A month ago in the heart of British summertime I went to see the free Nicholas Hawksmoor photography exhibition at Somerset House. Nicholas Hawksmoor was an English architect who is best known today as the man behind a number of London’s churches.
I rather like churches. I find many quite scary inside, especially when there are few people around and an echo is rumbling around the large open spaces, but that’s my imagination running away with me. From the outside I marvel at the architecture and if there is a bell tower I’m always enticed to step inside.
‘The spiritual flame burned brightly in the Church of England at the opening of the eighteenth century‘ and the commission for building fifty new churches was created. Nicholas Hawksmoor was appointed one of the surveyors and the Methodical Imaginings exhibition at Somerset House looks at the seven remaining London churches still standing today.
Hélène Binet is an architectural photographer who according to Daniel Libeskind ‘exposes architecture’s achievements, strength, pathos and fragility’ every time she takes a photograph. Once again my knowledge of photography is minimal but I must admit this statement rings true – the fragility of the churches certainly came through in the photographs.
I walked around the exhibition with a sense of amazement although I can’t articulate why. One question I asked myself was what does their London location add? Even to an uneducated eye these churches are magnificent in their own right, but what they add to the history and architecture of London increases their importance. Knowing that these churches influenced other architects and their future London masterpieces as well as realising that his work has appeared in the literature of T.S. Eliot, Charles Dickens and Alan Bennett (amongst others) elevates their standing in contemporary London further.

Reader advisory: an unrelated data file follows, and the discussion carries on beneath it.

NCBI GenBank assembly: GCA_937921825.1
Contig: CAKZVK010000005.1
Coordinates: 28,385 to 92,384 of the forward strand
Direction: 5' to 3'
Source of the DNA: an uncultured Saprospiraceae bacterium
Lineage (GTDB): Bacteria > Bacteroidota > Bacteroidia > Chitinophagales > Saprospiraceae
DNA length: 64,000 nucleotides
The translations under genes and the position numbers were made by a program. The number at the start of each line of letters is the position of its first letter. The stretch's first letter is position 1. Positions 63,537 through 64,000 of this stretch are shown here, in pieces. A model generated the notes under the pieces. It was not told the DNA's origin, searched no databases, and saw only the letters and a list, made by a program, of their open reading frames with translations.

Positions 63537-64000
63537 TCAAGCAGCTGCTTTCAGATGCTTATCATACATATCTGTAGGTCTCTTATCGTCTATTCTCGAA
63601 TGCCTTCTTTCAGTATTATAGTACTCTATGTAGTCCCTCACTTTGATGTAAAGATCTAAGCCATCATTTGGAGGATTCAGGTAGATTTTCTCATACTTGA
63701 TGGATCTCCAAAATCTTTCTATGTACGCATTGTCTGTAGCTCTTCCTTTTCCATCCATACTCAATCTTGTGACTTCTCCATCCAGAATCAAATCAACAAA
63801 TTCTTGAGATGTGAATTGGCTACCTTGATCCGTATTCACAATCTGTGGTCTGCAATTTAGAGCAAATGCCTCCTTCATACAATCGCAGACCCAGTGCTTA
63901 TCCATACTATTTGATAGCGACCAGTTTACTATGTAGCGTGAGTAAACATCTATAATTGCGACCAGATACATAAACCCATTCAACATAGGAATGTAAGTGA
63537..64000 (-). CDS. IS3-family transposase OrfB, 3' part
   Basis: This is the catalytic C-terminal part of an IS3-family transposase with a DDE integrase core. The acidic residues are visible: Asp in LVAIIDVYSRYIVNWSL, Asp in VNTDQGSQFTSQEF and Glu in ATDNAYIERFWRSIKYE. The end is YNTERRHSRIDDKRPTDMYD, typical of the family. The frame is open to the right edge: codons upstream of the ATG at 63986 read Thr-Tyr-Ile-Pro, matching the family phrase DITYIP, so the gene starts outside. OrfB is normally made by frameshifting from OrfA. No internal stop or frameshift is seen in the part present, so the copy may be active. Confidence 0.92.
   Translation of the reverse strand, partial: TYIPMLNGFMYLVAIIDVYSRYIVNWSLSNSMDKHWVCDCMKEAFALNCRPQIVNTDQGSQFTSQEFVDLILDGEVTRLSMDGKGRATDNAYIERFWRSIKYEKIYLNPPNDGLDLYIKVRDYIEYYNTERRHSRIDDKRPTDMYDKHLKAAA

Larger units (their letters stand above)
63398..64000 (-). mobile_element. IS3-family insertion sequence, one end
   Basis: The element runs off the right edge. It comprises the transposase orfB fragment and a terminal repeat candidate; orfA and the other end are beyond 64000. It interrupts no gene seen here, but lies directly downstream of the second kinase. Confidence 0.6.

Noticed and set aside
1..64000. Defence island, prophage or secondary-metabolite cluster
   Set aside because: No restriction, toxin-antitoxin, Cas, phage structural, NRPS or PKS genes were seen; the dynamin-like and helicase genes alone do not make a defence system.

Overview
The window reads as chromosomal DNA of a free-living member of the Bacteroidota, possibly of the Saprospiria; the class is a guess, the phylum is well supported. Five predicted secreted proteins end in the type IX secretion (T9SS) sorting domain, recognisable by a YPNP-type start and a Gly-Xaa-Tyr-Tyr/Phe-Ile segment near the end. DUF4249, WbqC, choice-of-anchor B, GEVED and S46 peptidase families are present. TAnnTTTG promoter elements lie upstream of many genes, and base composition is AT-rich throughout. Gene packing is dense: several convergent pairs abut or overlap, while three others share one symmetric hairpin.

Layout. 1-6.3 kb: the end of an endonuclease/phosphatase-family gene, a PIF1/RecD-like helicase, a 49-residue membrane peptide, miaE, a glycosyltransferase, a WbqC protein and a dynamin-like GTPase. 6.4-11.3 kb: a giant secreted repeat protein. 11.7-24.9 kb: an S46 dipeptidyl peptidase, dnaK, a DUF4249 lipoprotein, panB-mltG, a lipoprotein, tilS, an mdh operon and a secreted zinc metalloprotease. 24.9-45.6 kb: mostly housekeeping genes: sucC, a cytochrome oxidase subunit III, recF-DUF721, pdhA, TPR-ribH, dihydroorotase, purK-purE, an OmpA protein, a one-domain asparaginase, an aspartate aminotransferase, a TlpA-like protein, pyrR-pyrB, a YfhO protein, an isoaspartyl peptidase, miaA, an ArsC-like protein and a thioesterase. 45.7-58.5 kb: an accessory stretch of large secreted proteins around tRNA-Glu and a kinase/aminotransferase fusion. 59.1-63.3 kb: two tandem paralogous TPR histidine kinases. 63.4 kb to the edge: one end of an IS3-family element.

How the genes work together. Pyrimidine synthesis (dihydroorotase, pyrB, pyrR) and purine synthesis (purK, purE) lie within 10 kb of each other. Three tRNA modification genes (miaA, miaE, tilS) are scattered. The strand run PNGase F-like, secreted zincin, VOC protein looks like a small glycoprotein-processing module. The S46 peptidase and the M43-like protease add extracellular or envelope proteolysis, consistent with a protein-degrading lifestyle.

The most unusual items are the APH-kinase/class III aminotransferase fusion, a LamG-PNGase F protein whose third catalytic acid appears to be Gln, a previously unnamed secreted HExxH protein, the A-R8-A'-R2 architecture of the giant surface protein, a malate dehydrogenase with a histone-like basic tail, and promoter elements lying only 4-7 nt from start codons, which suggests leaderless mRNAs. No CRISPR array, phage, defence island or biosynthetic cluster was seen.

Only 12 of the 50 churches were ever completed, eight of which were designed by Hawksmoor. The exhibition might have come to an end but seven of the buildings are still standing today:
- St George-in-the-East
- St Anne’s Limehouse
- St George’s Bloomsbury
- Christ Church Spitalfields
- St Luke, Old Street in Finsbury
- St Mary Woolnoth in the City
- St Alfege in Greenwich
I quickly created a Google Map to give you an idea of the distance between each Church. If you fancy a walk that takes you to the London Wall, lets you stop for beigels at the Brick Lane bakery and really stretches your legs this could be quite a nice one. Perhaps leave St Alfege in Greenwich for another day and take the time to hike up Greenwich Park too to get a great view over the city of London while you are in the area.
All images: Hélène Binet